W3C home > Mailing lists > Public > w3c-wai-ua@w3.org > January to March 2000

Re: Proposed resolution of LC#112

From: <schwer@us.ibm.com>
Date: Wed, 26 Jan 2000 15:08:48 -0600
To: "Gregory J. Rosmaita" <unagi69@concentric.net>
cc: Jon Gunderson <jongund@ux1.cso.uiuc.edu>, User Agent Guidelines Emailing List <w3c-wai-ua@w3.org>
Message-ID: <85256872.007F1896.00@d54mta08.raleigh.ibm.com>

For reasons stated at previous meetings I would prefer that 10.1 and 10.3
stay as they are at the currently stated priority levels.


Rich Schwerdtfeger
Lead Architect, IBM Special Needs Systems
EMail/web: schwer@us.ibm.com http://www.austin.ibm.com/sns/rich.htm

"Two roads diverged in a wood, and I -
I took the one less traveled by, and that has made all the difference.",

"Gregory J. Rosmaita" <unagi69@concentric.net> on 01/25/2000 03:22:55 PM

To:   Jon Gunderson <jongund@ux1.cso.uiuc.edu>
cc:   User Agent Guidelines Emailing List <w3c-wai-ua@w3.org>
Subject:  Re: Proposed resolution of LC#112

aloha, jon!

while i would rather see 10.1 and 10.3 merged, and accorded a P1, i wanted
address some of your assertions about ACCESSKEY...

while it is true that the other WAI guidelines groups have accorded
priority rating of 3,  ATAG's indirect prioritization of support for
is dependent upon WCAG's explicit prioritization of ACCESSKEY...  i have
repeatedly made a specific proposal (on this list and others) that the
level accorded ACCESSKEY in WCAG be raised (at least to 2, although i think
a P1), and that a checkpoint encouraging authors to include ACCESSKEY
information either inline or in a linked file, be added to WCAG at a lower

as i have oft noted in this forum, author-defined UI controls, such as
acceleration keys, which the author can supply via the ACCESSKEY attribute
HTML4, are not only the keystone of direct (versus serial) access to any UI
that supports direct access, but the very principle upon which an entire
of adaptive technology for persons with certain classes of disabilities is

moreover, i am extremely concerned that ACCESSKEY is being given such
short-shrift because of the (from what i understand) intentional  vagueness
the HTML 4.0 definition of the functionality of ACCESSKEY, the lack of
implementation, and the poor choice of an invocation mechanism (the ALT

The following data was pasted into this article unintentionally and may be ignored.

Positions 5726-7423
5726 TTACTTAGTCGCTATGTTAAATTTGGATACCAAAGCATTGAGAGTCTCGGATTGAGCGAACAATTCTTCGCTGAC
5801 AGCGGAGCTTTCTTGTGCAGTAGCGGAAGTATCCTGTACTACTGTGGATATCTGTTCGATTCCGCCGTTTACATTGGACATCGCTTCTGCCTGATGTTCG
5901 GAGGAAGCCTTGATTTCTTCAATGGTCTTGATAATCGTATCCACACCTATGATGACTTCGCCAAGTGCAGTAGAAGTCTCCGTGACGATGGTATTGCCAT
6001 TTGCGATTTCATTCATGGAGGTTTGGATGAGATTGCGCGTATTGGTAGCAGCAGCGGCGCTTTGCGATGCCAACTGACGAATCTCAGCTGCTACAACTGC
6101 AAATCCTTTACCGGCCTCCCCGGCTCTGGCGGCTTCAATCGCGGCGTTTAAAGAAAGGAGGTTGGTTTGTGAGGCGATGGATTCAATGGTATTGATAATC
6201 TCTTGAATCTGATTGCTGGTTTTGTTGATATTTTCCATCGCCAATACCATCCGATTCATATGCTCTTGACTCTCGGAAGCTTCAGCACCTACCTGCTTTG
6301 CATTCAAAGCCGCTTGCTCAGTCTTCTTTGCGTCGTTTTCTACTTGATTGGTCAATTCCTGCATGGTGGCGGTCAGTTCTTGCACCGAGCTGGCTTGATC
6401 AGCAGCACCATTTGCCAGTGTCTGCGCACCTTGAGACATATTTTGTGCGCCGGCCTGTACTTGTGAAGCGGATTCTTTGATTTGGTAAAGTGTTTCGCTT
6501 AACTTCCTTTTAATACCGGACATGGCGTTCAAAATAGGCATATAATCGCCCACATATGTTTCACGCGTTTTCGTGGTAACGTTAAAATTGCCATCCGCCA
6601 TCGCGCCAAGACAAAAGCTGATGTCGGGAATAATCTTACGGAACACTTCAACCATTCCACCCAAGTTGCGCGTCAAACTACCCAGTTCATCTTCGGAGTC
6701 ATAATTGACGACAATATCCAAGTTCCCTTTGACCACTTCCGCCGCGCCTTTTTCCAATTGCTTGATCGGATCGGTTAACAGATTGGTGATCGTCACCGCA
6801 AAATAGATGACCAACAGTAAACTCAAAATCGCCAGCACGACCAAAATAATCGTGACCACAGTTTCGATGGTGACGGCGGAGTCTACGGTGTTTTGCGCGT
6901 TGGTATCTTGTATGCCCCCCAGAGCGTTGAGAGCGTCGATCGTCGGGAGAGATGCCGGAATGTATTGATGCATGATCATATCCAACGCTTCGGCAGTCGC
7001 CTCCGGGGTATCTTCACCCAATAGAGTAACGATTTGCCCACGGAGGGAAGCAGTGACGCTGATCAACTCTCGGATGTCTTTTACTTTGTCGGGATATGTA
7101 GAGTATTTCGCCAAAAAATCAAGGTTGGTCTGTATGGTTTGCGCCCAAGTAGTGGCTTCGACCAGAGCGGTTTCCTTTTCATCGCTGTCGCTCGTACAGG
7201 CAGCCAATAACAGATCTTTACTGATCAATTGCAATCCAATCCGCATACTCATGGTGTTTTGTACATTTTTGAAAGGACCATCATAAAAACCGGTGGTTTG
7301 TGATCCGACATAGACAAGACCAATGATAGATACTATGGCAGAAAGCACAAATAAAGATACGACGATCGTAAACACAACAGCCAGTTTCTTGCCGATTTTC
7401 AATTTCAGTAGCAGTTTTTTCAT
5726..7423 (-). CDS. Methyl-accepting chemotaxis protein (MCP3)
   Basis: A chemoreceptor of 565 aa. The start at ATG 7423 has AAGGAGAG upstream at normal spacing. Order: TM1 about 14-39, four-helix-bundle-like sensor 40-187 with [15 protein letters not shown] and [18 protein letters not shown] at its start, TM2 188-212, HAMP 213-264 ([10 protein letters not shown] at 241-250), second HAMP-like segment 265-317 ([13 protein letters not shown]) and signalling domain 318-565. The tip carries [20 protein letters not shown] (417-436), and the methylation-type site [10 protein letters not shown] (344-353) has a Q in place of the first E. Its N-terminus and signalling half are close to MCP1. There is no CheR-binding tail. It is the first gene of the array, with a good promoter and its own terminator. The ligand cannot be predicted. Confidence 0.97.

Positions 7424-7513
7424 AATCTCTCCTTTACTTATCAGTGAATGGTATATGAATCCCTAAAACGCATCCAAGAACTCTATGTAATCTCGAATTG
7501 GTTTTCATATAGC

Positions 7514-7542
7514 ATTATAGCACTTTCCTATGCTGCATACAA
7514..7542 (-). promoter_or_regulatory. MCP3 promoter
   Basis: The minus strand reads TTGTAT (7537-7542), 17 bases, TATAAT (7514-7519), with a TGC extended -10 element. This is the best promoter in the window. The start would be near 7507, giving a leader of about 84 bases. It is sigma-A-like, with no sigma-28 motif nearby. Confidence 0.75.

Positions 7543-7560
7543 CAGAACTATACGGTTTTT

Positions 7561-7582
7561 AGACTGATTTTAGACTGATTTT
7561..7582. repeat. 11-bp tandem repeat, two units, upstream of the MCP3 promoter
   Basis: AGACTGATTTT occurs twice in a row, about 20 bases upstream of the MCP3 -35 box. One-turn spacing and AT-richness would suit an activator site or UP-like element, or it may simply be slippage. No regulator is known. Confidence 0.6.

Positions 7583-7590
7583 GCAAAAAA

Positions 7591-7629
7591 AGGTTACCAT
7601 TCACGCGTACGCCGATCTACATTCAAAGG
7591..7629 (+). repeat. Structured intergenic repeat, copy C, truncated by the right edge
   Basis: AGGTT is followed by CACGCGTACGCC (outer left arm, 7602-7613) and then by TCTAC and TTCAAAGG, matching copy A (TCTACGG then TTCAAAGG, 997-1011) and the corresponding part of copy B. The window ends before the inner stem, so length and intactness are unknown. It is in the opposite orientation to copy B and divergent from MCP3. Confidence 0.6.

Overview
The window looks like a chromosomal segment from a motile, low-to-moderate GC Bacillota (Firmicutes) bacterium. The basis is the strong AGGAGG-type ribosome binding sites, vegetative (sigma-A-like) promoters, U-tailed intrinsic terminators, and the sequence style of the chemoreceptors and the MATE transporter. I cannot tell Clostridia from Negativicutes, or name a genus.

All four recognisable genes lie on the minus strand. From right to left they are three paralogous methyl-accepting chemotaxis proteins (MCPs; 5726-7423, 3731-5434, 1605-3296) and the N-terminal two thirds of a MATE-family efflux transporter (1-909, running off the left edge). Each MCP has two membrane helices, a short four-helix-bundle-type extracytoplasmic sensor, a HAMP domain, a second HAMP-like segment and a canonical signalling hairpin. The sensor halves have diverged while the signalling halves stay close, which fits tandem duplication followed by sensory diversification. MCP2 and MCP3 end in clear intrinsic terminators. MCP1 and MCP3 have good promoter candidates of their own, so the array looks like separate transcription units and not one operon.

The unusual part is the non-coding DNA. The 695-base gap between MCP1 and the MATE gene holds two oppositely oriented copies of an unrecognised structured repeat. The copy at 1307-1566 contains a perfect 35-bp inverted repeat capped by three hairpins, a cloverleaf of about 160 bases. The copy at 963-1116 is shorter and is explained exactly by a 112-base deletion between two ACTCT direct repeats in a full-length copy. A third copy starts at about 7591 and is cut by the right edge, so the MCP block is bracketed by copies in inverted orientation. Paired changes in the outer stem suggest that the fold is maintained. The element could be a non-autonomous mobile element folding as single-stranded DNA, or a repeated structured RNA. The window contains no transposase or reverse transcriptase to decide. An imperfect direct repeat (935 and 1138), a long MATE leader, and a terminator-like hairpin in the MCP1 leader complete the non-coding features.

key) by
the one mainstream UA developer which has implemented ACCESSKEY...

i have spent hours on this topic, and have posted extensively on the topic
this and other WAI lists...  my posts have included many techniques that
either provide a user-configurable cascade order for conflicting
keystrokes, a
user-defined triggering mechanism, and a pass through key...  i have raised
issues associated with ACCESSKEY (and TABINDEX) on the PF list, and have
tracking developments in this area in CSS3 and XHTML, and am loathe to let
issue die such an ignominious death...  in my posts on the subject, i have
attempted to quote fix unquote ACCESSKEY, or to force UAs to do so, only to
show that ACCESSKEY isn't necessarily broken if:

1. the UA does not bind ACCESSKEY to only one triggering mechanism (such as
ALT key)

2. the UA offers the user the choice between moving-to the element for
the ACCESSKEY has been defined and activating (if appropriate) the element
which the ACCESSKEY has been defined

3. authors are encouraged (by WCAG and ATAG) not only to incorporate
into their document source, but to provide an inline or linked list of the
accesskeys defined for that page (although i would welcome a user agent
could provide such a list on the fly)

a few other ideas are:

a. let the user define the triggering mechanism,
b. provide a cascade order for controls and a pass through
key, for cases where ACCESSKEYs, in conjunction with their triggers
with OS or UA keybindings)
c. provide a special mode (such as Opera's forms mode) that would allow the
user to enter "naked" ACCESSKEYs

so, when it comes to ACCESSKEY, the fact of the matter is:

1. for certain classes of users, ACCESSKEY is indispensable
2. ACCESSKEY is implementable
3. implementation of ACCESSKEY can be improved, and suggestions for such
improvement have been documented by this WG


At 11:41 AM 1/20/00 -0600, you wrote:
>We have spent considerable time before last call discussing issues
>surrounding the user interface providing information about the current
>input configuration and the accesskey information to the user.  I would
>like to summarize the discussion and propose a resolution to this issue so
>that we can move the document forward.
>1. Some user agents provide for user configuration of input controls